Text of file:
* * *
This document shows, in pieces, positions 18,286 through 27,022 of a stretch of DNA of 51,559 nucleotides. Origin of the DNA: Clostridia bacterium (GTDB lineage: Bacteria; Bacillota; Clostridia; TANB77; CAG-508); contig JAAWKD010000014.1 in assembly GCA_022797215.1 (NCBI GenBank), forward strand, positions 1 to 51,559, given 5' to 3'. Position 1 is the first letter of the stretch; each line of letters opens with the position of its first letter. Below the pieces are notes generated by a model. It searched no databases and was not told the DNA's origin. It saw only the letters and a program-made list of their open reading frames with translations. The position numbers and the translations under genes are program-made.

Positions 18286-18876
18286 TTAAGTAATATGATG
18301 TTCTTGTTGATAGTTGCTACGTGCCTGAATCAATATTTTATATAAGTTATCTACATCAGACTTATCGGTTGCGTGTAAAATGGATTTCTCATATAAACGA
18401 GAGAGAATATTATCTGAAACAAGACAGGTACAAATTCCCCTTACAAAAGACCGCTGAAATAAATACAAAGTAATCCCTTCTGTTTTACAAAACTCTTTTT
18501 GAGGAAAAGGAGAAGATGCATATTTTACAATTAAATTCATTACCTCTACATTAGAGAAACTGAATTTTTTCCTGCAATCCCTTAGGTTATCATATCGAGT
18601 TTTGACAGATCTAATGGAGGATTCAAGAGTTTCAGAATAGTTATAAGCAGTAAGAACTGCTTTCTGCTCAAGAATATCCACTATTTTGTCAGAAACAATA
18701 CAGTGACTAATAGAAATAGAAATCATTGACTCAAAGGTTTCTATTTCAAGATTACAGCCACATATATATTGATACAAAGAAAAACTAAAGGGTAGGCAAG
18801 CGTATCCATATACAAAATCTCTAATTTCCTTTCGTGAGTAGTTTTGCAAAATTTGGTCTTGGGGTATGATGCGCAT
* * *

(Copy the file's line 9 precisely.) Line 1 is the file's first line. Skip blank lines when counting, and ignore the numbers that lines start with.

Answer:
18801 CGTATCCATATACAAAATCTCTAATTTCCTTTCGTGAGTAGTTTTGCAAAATTTGGTCTTGGGGTATGATGCGCAT